UK trade body, the Anaerobic Digestion and Bioresources Association (ADBA), has called on the government to make the fuelling of buses and heavy goods vehicles by clean biomethane central to its Clean Air Strategy.
The organisation explained that biomethane is a low-carbon transport fuel produced by the anaerobic digestion (AD) of organic wastes to create a biogas which can then be upgraded to create a methane-based fuel.
According to ADBA, the UK AD industry already has sufficient capacity today to produce enough biomethane to power the UK’s entire bus fleet, and the use of biomethane for buses and HGVs has increased in recent years in response to concerns over the cost of fossil-fuel-based fuels and their negative impact on air quality and greenhouse gas emissions.
In May, Nottingham City Transport’s unveiled a new £17 million double-deck ‘Bio-Gas’ bus fleet, the largest of its kind in the world.
ADBA’s call to arms comes as the Department for Environment, Food and Rural Affairs (DEFRA) published its plan to deliver nitrogen dioxide compliance in UK towns and cities, part of a wider Clean Air Strategy due to be published in 2018.
The measures unveiled today include £255 million of funding for local authorities to crack down on roadside emissions, including from buses and other types of public transport.
Local councils will be required to produce local air quality plans that reduce nitrogen dioxide levels in the fastest possible time, while local authorities will be able to bid for money from a new Clean Air Fund to support improvements that will reduce the need for restrictions on polluting vehicles. This could include upgrading bus fleets.
The new measures also include the right for van drivers to use heavier vehicles if they are electric or gas-powered.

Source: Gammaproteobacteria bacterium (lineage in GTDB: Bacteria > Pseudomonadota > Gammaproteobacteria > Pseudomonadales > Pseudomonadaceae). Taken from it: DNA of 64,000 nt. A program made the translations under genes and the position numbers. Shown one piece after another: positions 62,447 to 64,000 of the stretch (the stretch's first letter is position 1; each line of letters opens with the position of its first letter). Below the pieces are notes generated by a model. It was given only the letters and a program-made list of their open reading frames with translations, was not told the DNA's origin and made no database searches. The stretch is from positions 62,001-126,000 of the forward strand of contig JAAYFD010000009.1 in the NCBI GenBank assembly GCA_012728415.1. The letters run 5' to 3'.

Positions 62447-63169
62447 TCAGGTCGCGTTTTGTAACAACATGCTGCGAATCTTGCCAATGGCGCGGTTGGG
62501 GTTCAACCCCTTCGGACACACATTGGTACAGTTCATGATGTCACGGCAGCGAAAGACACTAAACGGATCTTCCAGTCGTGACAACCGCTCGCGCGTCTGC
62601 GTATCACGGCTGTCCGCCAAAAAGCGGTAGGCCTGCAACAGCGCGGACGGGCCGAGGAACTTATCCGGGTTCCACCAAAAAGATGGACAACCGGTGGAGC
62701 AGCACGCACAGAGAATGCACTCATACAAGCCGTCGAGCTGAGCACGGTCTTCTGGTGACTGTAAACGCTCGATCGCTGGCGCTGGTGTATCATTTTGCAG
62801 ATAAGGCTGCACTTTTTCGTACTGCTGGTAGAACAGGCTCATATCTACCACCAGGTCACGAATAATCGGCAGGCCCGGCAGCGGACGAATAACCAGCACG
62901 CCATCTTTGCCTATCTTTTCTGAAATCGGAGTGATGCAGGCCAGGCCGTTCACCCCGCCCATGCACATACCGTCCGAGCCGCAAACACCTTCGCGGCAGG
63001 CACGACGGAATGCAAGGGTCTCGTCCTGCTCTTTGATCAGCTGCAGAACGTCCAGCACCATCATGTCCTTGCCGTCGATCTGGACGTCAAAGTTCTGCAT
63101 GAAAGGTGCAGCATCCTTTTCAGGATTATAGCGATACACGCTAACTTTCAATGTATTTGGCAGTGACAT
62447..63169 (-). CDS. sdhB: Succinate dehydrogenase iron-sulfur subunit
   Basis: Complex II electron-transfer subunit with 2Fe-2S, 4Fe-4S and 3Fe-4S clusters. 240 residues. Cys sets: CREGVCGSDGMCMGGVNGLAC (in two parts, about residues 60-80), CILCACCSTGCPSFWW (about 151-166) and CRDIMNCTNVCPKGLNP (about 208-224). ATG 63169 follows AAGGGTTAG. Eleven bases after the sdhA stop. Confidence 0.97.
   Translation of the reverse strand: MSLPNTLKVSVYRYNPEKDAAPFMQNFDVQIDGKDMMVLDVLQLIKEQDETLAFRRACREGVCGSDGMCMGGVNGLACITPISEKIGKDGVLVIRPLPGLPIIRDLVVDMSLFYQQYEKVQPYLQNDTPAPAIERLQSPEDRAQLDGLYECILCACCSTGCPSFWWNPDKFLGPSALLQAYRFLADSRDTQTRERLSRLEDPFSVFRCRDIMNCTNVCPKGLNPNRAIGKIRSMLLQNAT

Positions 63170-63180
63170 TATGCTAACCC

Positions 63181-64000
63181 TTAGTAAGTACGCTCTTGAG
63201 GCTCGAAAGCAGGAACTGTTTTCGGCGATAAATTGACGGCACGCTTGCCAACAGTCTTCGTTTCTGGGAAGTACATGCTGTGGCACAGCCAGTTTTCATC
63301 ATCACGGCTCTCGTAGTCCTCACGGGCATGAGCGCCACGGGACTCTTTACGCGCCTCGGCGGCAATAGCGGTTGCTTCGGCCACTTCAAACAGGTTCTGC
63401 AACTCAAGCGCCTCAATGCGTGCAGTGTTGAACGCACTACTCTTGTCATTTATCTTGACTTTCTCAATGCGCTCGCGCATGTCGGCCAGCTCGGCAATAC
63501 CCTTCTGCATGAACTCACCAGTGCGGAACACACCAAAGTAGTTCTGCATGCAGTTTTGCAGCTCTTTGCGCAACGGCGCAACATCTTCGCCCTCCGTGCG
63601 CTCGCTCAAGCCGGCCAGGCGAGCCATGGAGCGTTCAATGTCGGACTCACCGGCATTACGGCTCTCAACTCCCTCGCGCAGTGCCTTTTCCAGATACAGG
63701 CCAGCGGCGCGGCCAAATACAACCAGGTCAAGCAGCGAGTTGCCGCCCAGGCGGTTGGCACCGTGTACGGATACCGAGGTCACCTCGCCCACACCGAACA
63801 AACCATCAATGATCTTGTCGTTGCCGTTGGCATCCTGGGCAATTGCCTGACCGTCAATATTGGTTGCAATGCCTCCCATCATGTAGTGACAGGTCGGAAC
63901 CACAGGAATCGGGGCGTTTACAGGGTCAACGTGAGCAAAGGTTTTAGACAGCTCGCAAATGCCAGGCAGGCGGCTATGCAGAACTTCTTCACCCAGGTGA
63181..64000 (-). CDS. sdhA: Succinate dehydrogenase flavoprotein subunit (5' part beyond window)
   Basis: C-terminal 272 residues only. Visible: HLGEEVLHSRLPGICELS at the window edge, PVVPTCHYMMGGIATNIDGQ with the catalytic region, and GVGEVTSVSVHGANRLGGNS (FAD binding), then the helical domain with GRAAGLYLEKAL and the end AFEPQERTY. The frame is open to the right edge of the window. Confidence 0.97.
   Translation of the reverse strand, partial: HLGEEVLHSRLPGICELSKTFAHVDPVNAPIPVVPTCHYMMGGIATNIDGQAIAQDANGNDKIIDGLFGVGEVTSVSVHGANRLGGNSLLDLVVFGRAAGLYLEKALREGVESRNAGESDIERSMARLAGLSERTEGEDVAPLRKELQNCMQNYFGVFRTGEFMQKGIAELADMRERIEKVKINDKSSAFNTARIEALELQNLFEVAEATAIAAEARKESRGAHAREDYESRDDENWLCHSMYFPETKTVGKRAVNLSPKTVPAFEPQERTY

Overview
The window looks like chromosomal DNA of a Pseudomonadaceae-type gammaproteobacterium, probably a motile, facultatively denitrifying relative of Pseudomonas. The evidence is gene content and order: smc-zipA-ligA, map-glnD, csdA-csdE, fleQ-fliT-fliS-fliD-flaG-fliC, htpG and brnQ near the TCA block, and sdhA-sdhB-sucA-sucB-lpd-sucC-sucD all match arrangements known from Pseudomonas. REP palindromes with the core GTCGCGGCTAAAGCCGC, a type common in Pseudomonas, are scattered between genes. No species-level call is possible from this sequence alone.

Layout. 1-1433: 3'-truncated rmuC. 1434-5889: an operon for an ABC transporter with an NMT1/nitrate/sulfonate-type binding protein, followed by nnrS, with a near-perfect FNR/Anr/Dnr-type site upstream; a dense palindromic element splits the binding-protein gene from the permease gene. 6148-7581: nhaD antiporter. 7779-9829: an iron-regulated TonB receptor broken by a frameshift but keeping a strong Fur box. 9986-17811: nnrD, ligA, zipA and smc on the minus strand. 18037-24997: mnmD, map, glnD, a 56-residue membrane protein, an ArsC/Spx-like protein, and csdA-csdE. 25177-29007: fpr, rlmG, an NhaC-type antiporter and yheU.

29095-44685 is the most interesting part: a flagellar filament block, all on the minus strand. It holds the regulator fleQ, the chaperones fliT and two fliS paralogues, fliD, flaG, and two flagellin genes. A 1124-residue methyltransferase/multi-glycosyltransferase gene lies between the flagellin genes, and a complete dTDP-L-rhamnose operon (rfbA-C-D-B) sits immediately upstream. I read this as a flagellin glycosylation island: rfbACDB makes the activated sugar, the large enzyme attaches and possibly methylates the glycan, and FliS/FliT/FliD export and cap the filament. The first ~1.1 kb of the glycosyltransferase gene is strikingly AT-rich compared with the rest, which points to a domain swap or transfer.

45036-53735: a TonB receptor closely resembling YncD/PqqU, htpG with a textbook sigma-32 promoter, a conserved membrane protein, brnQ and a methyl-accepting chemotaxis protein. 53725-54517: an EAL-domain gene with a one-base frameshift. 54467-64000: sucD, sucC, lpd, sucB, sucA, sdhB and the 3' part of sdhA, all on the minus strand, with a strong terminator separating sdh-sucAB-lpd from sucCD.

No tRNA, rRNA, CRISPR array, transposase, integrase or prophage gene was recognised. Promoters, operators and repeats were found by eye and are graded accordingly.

To reflect the growing interest in low-carbon fuels such as biomethane, ADBA will be hosting the third UK Biomethane and Gas Vehicle Conference on 28 September 2017 at the Queen’s Hotel in Leeds, bringing together transport, fuel infrastructure, freight, and logistics professionals and local authorities to share the benefits of biomethane and discuss what is required to stimulate and grow the market.
“The use of biomethane derived from well-managed feedstocks as vehicular fuel can help to reduce the scandalous levels of air pollution we see in towns and cities across the UK, costing thousands of lives each year,” commented ADBA Chief Executive Charlotte Morton.
“Local authorities reading the Government’s air quality plans now have the perfect opportunity to follow the example of Nottingham City Transport and others in rolling out biomethane-fuelled municipal bus fleets, which can make huge improvements to air quality in the UK’s towns and cities,” she continued.
According to Morton, over the short to medium term, biomethane presents the only practical means of decarbonising HGVs, buses and non-road mobile machinery. While biomethane has the potential to power every HGV in the country and some pioneers have grasped this opportunity, far more support is needed from government to make it easier for others to follow their example.
“It’s critical that the Government urgently delivers a robust response to the Renewable Transport Fuel Obligation consultation that concluded in January. Long-term support for AD is crucial for reducing emissions from the difficult-to-decarbonise transport sector and for improving air quality in our cities and towns to save lives,” she concluded.
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